Joint US and German research teams have discovered a new form of solar ejection involving high energy blast waves and helium-3 based particle matter. The discovery was aided by NASA spacecraft STEREO A and ACE.
A new solar phenomenon has been discovered by two research teams led by Nariaki Nitta from the Lockheed Martin Advanced Technology Center in the USA and Radoslav Bucík from the Max Planck Institute for Solar System Research (MPS) in Germany. They have discovered that large-scale waves in the Sun's atmosphere are accompanied by energetic particle emissions rich in helium-3 (a light form of the inert gas helium).
Moreover, these waves may play a significant part in accelerating these helium-3 particles into space. Two NASA spacecraft, STEREO A and ACE, played a major role in this discovery by viewing the Sun from two different directions at once. This research was featured in The Astrophysical Journal on October 7, 2015.
The Sun's surface is highly active. The average solar eruption is accompanied by other solar phenomena like Coronal Mass Ejections (CMEs) where a plasma of electrons, protons, and a few heavy atoms is hurled into space, as well as short, collimated solar flares.
A look at the Sun’s right limb on January 26, 2010. Within the marked red square a large-scale blast wave travels through the Sun’s atmosphere. These images were obtained with the help of NASA’s STEREO A probe and show the Sun’s atmosphere in extreme ultraviolet light. Image credit : NASA/STEREO A/MPS/AAS
The high energy waves were detected in data collected between January 26, 2010 and February 2, 2010. The waves encompassed over half a million kilometers (0.31 million miles) in area and accelerated at a speed of approximately 300 kilometers per second (186.4 miles per second). Unlike other solar phenomena, Coronal Mass Ejections (CMEs) did not act as a trigger for the newly discovered waves. The waves were preceded by a weak solar X-ray flare. However, the blast waves have nothing in common with this typical form of solar radiation. "The new phenomenon is like a kind of explosion," said Bucik, who headed the team of researchers at the MPS, the Johns Hopkins University, and the Jet Propulsion Laboratory in the US.
The researchers also found that a Helium-3 rich particle stream is emitted by the Sun simultaneously with the blast waves. Such particle emissions aren't rare and are well known. However, researchers have been unable to explain this phenomena so far.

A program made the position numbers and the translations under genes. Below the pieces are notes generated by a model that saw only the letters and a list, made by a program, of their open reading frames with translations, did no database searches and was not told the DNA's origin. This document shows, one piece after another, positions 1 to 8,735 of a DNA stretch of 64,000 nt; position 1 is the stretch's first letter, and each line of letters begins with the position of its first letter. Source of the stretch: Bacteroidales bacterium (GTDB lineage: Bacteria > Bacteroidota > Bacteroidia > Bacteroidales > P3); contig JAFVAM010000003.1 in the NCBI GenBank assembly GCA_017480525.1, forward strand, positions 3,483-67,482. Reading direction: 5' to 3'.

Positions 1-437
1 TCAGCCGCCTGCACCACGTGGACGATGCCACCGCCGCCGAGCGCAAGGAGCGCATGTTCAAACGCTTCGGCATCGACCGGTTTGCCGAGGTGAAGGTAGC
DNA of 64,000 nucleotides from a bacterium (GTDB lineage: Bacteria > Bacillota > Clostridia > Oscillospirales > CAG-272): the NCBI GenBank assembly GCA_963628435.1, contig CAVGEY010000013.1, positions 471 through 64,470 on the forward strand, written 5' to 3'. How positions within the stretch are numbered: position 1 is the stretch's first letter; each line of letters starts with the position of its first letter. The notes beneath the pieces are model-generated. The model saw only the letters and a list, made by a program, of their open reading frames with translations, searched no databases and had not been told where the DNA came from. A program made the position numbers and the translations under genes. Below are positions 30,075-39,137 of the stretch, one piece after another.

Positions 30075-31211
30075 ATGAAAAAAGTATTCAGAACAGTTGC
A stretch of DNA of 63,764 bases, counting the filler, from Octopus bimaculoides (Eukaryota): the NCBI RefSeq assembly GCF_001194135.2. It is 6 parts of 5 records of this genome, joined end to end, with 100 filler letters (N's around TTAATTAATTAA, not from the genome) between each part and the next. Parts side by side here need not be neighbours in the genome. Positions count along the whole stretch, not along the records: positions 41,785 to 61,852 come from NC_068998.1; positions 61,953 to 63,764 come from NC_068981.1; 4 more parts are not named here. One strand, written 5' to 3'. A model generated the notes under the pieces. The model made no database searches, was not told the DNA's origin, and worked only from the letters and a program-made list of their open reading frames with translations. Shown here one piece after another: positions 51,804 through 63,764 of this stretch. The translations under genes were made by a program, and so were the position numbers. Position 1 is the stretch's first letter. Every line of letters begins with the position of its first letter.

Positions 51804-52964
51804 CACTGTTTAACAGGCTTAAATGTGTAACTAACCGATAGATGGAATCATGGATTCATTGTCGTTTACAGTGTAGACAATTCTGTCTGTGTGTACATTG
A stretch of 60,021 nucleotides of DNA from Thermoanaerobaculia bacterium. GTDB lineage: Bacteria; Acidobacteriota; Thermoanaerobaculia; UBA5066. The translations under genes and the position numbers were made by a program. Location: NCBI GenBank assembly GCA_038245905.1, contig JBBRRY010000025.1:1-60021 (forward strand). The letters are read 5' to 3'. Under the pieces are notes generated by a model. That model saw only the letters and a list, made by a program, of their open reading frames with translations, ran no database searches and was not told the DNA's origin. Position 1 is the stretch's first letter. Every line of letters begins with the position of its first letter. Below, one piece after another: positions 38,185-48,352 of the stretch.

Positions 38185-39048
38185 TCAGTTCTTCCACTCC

“We believe that the blast waves accelerate the Helium-3,” says Davina Innes from the MPS. "Our analysis shows that typical characteristics of the waves, such as their energy, influence the properties of the particles”, adds her colleague Lijia Guo, also stationed at the MPS. However, how exactly this works, is still unclear.
The link between the blast waves and the Helium-3 emissions was confirmed by observing the Sun from two different directions at the same time. In 2010 when this data was collected, STEREO A was positioned exactly above the right limb of the Sun allowing it to record the solar region from where these blast waves and particle streams originated. Simultaneously, ACE, which was orbiting close to Earth could detect the Helium-3 rich particles. "STEREO A is the only solar observatory in space, which does not remain close to Earth, but travels around the Sun," explains Bucik.
The researchers believe that the newly discovered blast waves are pretty common but not easily viewable. "Unfortunately, however, in the foreseeable future the necessary viewing geometry will not occur again,” says Bucik.
- "Observations of EUV Waves in 3He-rich Solar Energetic Particle Events" – R. Bucík, D. E. Innes, L. Guo, G. M. Mason and M. E. Wiedenbeck – The Astrophysical Journal, Volume 812, Number 1, 7 October 2015 – doi:10.1088/0004-637X/812/1/
- "Blast waves in the Sun’s atmosphere" – article published by Max Planck Institute for Solar System Research (MPS) in Germany
Featured image credit: NASA / STEREO-A SECCHI EUVI 195 taken on January 26, 2010 at 17:03 UTC
If you value what we do here, create your ad-free account and support our journalism.